Robert C. Priddy

Writings on diverse themes from philosophy, psychology to literature and criticism

  • Robert Priddy

    In this blog I post information and critical views concerning ideologies, belief systems and related scientific materials etc. I am a retired philosophy lecturer and researcher, born 1936.

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Archive for June, 2010

God is in everyone?

Posted by robertpriddy on June 23, 2010

The title of this blog is but one version of the ‘mystical’ teaching of various sects of Christianity, Sufism, esoteric Judaism, New Age pseudo-religions and, above all, numerous branches of Hinduism, as propagated by swamis and gurus. It is sometimes extended to the proposition ‘Everyone is God, God is everyone’ and even outright pantheism ‘Everything is God and God is (in) everything)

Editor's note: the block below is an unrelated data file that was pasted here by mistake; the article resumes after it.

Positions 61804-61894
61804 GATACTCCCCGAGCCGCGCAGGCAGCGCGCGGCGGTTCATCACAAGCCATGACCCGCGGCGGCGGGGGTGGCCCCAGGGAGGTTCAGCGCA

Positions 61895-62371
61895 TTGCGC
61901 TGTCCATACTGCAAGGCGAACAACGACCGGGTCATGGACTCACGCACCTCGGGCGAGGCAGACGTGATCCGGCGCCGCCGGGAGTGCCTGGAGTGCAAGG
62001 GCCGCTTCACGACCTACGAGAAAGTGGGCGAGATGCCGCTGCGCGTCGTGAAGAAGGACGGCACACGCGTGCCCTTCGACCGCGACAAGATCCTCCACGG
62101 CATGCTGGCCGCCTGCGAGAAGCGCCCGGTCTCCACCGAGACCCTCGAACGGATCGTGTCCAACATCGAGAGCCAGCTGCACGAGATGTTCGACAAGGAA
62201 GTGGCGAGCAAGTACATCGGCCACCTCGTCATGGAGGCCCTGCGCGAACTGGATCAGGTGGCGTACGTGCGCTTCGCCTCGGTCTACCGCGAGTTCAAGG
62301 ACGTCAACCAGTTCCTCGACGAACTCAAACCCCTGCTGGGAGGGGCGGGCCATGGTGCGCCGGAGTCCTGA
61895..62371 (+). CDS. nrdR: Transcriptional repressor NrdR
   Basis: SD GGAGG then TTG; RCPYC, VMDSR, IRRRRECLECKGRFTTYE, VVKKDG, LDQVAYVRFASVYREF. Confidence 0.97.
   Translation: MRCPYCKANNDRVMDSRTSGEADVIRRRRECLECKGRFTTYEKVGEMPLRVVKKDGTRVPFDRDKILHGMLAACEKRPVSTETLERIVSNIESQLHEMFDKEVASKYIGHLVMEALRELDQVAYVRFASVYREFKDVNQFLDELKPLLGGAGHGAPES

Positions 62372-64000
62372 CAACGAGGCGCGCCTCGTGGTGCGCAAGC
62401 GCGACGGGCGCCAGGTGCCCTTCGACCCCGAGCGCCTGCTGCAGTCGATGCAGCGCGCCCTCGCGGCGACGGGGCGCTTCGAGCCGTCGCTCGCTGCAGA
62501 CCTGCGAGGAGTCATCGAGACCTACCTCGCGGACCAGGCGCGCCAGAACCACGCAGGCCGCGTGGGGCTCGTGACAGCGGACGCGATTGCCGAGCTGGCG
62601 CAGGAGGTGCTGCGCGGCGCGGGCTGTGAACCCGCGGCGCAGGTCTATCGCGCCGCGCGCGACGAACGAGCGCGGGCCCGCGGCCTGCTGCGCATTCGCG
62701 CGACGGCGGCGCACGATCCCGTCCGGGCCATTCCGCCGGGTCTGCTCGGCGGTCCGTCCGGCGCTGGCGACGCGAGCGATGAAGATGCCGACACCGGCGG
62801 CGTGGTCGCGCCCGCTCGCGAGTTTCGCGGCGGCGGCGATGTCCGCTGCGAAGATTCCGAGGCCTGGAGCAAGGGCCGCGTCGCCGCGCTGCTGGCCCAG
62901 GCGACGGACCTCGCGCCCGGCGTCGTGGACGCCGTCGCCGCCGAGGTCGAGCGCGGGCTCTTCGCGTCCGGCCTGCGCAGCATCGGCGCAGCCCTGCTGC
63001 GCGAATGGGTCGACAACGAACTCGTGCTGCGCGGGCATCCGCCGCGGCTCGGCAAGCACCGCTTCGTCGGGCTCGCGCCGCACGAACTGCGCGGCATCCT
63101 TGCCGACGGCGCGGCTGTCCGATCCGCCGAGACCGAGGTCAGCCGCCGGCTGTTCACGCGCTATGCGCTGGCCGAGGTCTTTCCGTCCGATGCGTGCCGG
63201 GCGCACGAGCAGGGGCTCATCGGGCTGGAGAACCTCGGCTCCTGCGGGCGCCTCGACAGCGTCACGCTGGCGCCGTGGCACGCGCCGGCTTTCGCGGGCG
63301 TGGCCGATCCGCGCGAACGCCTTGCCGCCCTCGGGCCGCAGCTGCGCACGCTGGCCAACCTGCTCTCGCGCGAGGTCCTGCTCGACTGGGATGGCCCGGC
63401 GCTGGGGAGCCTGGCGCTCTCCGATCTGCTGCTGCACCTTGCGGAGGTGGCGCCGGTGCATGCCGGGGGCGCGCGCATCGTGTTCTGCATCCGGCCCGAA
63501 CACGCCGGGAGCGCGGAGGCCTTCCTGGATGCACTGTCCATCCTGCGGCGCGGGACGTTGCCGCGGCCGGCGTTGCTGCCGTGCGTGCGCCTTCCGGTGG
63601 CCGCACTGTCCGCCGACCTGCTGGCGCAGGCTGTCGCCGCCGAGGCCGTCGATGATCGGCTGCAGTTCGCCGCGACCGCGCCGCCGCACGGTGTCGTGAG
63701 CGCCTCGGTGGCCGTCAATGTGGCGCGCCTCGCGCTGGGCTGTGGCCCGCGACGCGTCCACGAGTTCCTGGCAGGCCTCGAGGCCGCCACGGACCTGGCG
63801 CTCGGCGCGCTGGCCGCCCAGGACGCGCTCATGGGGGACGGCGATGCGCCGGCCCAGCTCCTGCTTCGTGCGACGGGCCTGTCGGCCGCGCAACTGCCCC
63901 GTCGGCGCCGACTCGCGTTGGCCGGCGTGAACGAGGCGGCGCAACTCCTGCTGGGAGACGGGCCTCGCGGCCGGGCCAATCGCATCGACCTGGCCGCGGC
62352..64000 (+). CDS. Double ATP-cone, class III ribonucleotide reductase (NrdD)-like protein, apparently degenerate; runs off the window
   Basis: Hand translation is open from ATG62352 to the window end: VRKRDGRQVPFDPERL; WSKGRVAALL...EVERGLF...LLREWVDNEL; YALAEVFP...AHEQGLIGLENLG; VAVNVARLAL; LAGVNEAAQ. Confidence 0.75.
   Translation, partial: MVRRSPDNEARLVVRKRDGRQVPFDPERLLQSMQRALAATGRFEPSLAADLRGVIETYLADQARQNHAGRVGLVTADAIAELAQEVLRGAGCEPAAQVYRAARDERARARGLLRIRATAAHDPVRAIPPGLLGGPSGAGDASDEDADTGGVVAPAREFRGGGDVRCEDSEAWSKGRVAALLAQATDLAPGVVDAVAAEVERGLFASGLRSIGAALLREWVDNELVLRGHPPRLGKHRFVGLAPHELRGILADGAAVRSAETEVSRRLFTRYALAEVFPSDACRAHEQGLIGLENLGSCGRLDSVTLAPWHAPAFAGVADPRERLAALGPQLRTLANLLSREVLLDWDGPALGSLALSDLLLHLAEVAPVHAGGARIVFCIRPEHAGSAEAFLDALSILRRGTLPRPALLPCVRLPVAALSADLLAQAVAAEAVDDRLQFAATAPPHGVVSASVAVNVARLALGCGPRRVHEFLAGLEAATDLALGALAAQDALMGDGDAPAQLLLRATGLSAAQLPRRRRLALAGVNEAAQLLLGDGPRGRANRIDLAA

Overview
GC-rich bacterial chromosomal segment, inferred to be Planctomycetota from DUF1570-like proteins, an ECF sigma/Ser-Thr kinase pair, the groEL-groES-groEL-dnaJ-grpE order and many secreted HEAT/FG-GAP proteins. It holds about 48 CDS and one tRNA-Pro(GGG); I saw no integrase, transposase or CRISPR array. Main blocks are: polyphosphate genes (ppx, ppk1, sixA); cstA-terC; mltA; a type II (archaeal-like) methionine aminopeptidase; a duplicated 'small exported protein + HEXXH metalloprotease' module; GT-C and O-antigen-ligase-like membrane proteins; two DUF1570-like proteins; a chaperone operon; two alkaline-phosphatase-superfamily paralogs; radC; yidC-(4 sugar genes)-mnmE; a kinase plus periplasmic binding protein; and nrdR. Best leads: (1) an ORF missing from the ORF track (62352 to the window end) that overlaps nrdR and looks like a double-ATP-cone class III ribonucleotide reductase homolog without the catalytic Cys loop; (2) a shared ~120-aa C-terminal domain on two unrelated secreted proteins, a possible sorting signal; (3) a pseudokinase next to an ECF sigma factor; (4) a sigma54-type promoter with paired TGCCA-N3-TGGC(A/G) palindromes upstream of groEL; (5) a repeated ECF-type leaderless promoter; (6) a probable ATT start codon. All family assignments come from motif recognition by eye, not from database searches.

Though I have already blogged about this, I consider this doctrine one of them most dangerous which can spread widely in the future. Due to the increasingly obvious fact of the relative futility of mainstream and sectarian religious doctrines, these pan-theisms are employed in self-help and meditation sects in the vain pretense that they lead to ‘self-realization’ and solving the world’s problems. However, if anything they multiply the problems by overpopulating the land of clouds and cuckoos into which millions are misled, thinking the have found the real teaching of Jesus, the ultimate truth about God and mankind.

In order to look into these claims, I have written a somewhat lengthy analysis which shows the degree of conceptual and general confusion that reigns throughout these sectarian ideas.

God is everything, in everyone – as a spiritual teaching
Advaita – historical flight into abstraction and speculation

See also The Ultimate Fallacy, which I wrote here some time ago.

Posted in Belief, Disinformation, Ideology, Philosophy, Religion, religious faith, Spiritual propaganda, Uncategorized, Understanding | Tagged: , | Leave a Comment »

Stemming the flow of uninformed beliefs and superstitious misinformation

Posted by robertpriddy on June 18, 2010